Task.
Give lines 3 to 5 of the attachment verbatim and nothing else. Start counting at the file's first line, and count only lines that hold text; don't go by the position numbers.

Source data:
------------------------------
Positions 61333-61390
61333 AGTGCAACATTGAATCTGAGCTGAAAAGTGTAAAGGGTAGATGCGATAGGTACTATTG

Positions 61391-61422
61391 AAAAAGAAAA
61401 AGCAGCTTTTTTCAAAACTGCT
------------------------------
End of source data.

Positions 61391-61422
61391 AAAAAGAAAA
61401 AGCAGCTTTTTTCAAAACTGCT